Buronius manfredschmidi—A new small hominid from the early late Miocene of Hammerschmiede (Bavaria, Germany)

Bibliographic Collection: 
Publication Type: Journal Article
Authors: Böhme, M.; Begun, D. R.; Holmes, A. C.; Lechner, T.; Ferreira, G.
Year of Publication: 2024
Journal: PLOS ONE
Volume: 19
Issue: 6
Pagination: e0301002 -
Date Published: 2024/06/07
Publication Language: eng

The known diversity of European middle and late Miocene hominids has increased significantly during the last decades. Most of these great apes were frugivores in the broadest sense, ranging from soft fruit frugivores most like chimpanzees to hard/tough object feeders like orangutans, varying in size from larger than siamangs (over 17 kg) to larger than most chimpanzees (~60–70 kg). In contrast to the frequent sympatry of hominoids in the early-to-middle Miocene of Africa, in no European Miocene locality more than one hominid taxon has been identified. Here we describe the first case of hominid sympatry in Europe from the 11.62 Ma old Hammerschmiede HAM 5 level, best known from its excellent record of Danuvius guggenmosi. The new fossils are consistent in size with larger pliopithecoids but differ morphologically from any pliopithecoid and from Danuvius. They are also distinguished from early and middle Miocene apes, share affinities with late Miocene apes, and represent a small hitherto unknown late Miocene ape Buronius manfredschmidi. With an estimated body mass of about 10 kg it represents the smallest known hominid taxon. The relative enamel thickness of Buronius is thin and contrasts with Danuvius, whose enamel is twice as thick. The differences between Buronius and Danuvius in tooth and patellar morphology, enamel thickness and body mass are indicative of differing adaptations in each, permitting resource partitioning, in which Buronius was a more folivorous climber.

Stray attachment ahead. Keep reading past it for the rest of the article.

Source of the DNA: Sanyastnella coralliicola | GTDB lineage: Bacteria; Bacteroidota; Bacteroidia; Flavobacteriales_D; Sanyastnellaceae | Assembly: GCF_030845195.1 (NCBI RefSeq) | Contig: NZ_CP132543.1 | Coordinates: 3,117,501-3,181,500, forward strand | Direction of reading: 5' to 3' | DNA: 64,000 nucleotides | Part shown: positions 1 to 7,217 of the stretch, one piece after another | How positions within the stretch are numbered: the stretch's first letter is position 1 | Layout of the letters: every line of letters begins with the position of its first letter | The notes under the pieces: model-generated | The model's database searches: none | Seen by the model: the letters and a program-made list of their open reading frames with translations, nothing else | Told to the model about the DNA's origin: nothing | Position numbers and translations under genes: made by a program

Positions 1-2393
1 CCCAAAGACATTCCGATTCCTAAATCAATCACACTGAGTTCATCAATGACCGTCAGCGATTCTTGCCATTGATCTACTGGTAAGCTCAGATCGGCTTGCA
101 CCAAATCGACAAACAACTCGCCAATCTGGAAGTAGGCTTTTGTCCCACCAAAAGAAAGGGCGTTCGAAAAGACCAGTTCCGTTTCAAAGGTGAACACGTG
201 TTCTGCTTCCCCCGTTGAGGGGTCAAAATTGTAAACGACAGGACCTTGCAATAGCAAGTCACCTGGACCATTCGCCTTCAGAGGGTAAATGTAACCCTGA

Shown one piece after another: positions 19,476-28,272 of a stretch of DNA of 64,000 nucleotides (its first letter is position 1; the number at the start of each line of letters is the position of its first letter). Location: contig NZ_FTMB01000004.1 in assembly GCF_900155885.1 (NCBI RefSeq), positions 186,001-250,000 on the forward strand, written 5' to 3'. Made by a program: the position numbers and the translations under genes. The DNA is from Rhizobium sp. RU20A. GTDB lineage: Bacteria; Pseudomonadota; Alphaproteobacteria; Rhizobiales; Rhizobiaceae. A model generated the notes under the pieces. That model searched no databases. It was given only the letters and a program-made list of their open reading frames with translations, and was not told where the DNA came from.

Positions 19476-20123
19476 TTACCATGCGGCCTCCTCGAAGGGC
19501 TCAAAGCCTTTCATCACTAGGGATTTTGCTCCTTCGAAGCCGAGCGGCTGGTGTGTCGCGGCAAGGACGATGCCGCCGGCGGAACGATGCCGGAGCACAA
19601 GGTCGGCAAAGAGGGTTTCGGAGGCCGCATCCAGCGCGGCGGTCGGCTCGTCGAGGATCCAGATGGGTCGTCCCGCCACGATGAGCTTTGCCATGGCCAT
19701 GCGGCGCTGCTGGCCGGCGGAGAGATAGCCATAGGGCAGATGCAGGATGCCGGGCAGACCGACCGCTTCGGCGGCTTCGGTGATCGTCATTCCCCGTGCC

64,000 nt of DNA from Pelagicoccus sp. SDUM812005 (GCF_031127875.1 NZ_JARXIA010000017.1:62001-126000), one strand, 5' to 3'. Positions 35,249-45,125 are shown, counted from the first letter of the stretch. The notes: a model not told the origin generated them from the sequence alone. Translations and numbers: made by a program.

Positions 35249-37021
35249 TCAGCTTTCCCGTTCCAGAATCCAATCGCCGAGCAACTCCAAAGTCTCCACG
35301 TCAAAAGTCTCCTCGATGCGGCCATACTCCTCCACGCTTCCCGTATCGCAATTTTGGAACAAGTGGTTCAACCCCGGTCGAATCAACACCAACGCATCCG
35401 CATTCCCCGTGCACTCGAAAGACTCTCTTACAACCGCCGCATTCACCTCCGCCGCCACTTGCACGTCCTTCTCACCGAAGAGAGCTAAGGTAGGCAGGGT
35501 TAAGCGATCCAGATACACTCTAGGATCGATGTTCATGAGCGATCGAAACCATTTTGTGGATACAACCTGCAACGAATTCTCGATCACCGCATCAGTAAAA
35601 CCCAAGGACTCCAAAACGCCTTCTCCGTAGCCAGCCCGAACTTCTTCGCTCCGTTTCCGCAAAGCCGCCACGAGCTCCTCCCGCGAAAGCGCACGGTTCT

DOI: https://doi.org/10.1371/journal.pone.0301002